What, then, is the Green Movement, and what are some of the strands of Iran’s complex history and culture that have been interwoven into the nation’s contemporary politics? There remain differences of opinion among the volume’s contributors on the question of the movement’s demography: while the American sociologist Charles Kurzman argues that the less educated in Iran have repeatedly shown themselves to be more supportive of Ahmadinejad (p 17), the Iranian blogger and writer Nasrin Alavi is among those who soundly reject the argument that the movement drew its support largely from educated urban elites. The student leaders, Alavi avers, “are not the children of affluent citizens of north Tehran, but instead come from provincial working-class families or are the children of rural schoolteachers and clerks”; indeed, she goes so far as to say that “these future leaders of Iran hail from the very heartland of Ahmadinejad’s purported support base” (p 211).
What is indisputably true is that those under 30 have predominated among the dissenters, and that it is among the ranks of the young that unemployment rates are the highest – but in these respects the protests in Iran would not appear to be at all atypical. What is far more noteworthy, particularly in view of images about the Muslim world that freely circulate in the west and one suspects in some measure in other parts of the non-Muslim world, is, as a number of contributors point out, “the sizeable female presence in the Iranian Green Movement” (p 37); indeed, if the eminent scholar of contemporary Iranian society, Hamid Dabashi is to be believed, “the most well-known aspect of these anti-Ahmadinejad demonstrations is that women visibly outnumber men”(p 23).
Contrary to the overwhelming impression about the docility of Muslim women that has been formed in much of the world, Iranian women have played a not inconsiderable role in the political life of the nation. The “Million Signatures Campaign” (2006), which has resulted in the arrest of some of Iran’s most respected feminists and human rights campaigners, sought to put men on notice that Iranian women sought complete equality under the law; and the “Stop Stoning Forever” campaign has sought alterations to Iran’s Islamic Penal Code, the greatest burden of which has, not surprisingly, fallen upon women.
If the 1979 revolution imposed constraints on women, it also emboldened those who came from traditional families and who were reluctant to enter higher education in the days of the Shah to step into the public sphere once the revolution mandated segregation by sexes. This may partly explain why, even if a little more than 12% of Iran’s labour force is comprised of women (p 38),
women are nearly two-thirds of all entering university students.
Green and Gandhian
The prominence of women at demonstrations in Iran may offer as well some cues on the remarkably non-violent nature of the protests. The dissident cleric Mohsen Kavidar, asked to explain the most salient aspects of the Green Movement, noted that it is “peaceful and against violence” (p 113), and the Toronto-based Iranian philosopher, RaminJehanbegloo, is certain that Iran in 2009 experienced a “Gandhian moment” (p 19). Mousavi’s advisor, Mohsen Makhmalbaf, writing in the Guardian (London) in the thick of the struggle, may have put the matter more accurately when he said of his leader: “Previously, he was revolutionary, because everyone inside the system was a revolutionary. But now he’s a reformer. Now he knows Gandhi – before he knew only Che Guevara. If we gain power through aggression we would have to keep it through aggression. That is why we’re having a green revolution, defined by peace and democracy” (“I Speak for Mousavi. And Iran”, 19 June 2009).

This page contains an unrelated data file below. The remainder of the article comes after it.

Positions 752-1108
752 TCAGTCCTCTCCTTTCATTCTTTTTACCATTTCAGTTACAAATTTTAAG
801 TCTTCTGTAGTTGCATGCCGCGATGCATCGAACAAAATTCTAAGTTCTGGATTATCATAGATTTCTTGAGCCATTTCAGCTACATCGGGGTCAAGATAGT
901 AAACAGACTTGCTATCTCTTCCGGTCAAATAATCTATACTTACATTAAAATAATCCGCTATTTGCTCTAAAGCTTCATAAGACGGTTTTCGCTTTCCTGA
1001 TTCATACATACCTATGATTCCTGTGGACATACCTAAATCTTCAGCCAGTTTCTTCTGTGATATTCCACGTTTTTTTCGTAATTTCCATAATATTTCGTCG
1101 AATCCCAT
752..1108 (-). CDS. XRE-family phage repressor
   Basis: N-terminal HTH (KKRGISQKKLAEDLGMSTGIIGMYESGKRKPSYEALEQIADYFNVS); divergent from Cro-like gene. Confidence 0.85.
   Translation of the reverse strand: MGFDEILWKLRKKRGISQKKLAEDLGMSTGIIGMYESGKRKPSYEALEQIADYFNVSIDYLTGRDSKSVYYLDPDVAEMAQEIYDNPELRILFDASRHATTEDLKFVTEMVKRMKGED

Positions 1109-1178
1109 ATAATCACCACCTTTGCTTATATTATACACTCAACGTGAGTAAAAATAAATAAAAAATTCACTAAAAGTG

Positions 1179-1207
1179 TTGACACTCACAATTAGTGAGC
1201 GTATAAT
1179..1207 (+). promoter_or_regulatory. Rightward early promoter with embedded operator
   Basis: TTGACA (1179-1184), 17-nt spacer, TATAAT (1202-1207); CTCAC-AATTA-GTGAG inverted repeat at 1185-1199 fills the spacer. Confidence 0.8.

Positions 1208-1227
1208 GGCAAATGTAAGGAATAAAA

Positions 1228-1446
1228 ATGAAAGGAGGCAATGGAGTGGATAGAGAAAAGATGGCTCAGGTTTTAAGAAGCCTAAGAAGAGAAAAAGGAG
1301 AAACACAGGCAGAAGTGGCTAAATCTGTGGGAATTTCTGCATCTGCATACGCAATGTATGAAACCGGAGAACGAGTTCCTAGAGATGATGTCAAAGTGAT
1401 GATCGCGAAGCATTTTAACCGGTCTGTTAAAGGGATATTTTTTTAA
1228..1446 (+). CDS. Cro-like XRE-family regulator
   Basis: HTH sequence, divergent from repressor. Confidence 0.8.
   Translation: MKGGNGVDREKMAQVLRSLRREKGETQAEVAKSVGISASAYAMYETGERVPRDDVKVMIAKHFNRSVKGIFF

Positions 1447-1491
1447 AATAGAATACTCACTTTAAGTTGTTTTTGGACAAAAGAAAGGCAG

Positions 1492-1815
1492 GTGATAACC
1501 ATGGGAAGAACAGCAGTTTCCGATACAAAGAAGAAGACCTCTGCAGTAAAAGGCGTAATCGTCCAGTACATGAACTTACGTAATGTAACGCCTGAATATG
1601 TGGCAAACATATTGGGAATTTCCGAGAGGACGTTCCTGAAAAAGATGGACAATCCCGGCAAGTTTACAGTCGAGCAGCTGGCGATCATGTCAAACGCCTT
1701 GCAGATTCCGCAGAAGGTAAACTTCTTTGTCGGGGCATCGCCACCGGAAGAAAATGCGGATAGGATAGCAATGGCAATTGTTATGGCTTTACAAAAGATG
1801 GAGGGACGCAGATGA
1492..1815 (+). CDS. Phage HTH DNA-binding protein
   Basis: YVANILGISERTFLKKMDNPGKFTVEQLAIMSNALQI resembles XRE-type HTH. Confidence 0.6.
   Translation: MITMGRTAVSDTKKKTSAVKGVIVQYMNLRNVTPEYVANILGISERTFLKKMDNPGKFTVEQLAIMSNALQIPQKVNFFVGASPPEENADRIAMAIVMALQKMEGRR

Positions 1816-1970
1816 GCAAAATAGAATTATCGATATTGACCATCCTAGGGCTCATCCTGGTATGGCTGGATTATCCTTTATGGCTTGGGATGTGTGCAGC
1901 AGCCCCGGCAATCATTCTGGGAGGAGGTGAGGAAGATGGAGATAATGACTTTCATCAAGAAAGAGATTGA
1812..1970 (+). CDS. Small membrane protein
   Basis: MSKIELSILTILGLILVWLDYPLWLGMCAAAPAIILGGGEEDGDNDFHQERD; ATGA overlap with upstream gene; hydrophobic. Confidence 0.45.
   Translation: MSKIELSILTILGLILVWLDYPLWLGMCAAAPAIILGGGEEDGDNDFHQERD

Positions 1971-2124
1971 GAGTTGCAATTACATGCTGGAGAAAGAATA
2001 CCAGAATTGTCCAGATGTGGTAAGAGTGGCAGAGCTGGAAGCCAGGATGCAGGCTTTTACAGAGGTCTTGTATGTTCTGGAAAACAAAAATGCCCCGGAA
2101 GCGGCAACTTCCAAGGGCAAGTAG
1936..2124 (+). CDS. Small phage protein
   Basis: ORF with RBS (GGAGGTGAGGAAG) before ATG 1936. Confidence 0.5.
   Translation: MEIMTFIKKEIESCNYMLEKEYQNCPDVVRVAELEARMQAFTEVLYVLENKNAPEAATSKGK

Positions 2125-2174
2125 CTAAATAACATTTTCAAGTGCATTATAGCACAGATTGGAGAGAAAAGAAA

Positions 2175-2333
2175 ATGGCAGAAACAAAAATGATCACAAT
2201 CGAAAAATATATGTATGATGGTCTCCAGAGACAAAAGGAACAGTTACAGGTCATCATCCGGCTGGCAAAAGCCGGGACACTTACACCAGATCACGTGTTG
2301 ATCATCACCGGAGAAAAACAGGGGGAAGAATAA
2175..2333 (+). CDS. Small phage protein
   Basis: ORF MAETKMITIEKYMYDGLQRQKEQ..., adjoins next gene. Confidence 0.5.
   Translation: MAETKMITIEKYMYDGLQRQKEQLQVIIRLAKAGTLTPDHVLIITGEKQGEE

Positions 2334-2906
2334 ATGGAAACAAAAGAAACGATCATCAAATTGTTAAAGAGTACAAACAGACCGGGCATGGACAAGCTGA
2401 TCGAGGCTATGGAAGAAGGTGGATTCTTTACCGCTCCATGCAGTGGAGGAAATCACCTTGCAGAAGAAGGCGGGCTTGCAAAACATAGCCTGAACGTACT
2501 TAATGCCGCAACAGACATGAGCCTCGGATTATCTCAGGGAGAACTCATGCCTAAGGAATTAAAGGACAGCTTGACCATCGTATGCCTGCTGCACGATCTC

The colour green has long been associated with Islam, and Kavidar suggests that in flaunting green ribbons and banners, the demonstrators may even have sought to convey the idea that they were not prepared to relinquish their Islam to the Ayatollahs and other official purveyors of the religion. To be “Green” and “Gandhian”, however, means much more than abstention from violence and adherence to non-violent strategies of resistance to oppression. It may be too much to expect that non-violence should become for everyone, as it did for Gandhi, the very law of our existence, an unimpeachable and incontrovertible guide to everyday conduct; nor would it reasonable to suppose that everyone should accede to Gandhi’s firmly held belief that to hold to the law of non-violence entails the transformation of one’s whole life such that one might live it with the full awareness of ecological plurality and attentiveness to every little detail.
Nevertheless, one has the feeling that the characterisation of the “Green Movement” as Gandhian has received insufficient critical analysis, just as on occasion some of the contributors seem to want to embrace, rather too easily, slick terms such as “cultural Jiu-Jitsu” or “Green Tsunami” or facile comparisons with the American Civil Rights Movement to highlight the significance of Iran’s own great movement of dissent.
Shortcomings in Volume
A more intensely political reading of what has transpired in Iran over the last few years may perhaps suggest other shortcomings in the volume to some readers. Iran has been looking down the barrel of a gun for decades: though the profoundly democratic aspirations of the volume’s contributors need not be doubted, few of them choose to consider how the relentless assault on Iran’s sovereignty, spearheaded since the revolution of 1979 by the US, has played its part in shaping the world view of the so-called “hardliners”.
Similarly, many of the contributors underestimate the intense resentment that persists against Britain in many sectors of Iran’s society, and in general, the history of anti-colonial sentiment and resistance receives little attention in this volume. These deficiencies may, in the last analysis, be overlooked, since the contributions essayed in this volume offer nuanced and perceptive insights into the remarkable display of people’s power in Iran. Those who have lavished their attention on the Arab Spring, or, more lately, on the Occupy Wall Street movement as it unravels across the US, Europe, Latin America, and elsewhere, would do well to turn their gaze back on Azadi Square in Tehran, June 2009. The democracies in the global north have long thought that it is their prerogative to lead the way; but, if there is at all a grave inference to be drawn from the movement in Iran documented and dissected in The People Reloaded, it may be that the vanguard of resistance to oppression will be found in all those places where it has been least expected. For this reason, if for none other, Iran’s Green Movement augurs a new phase in the global politics of resistance.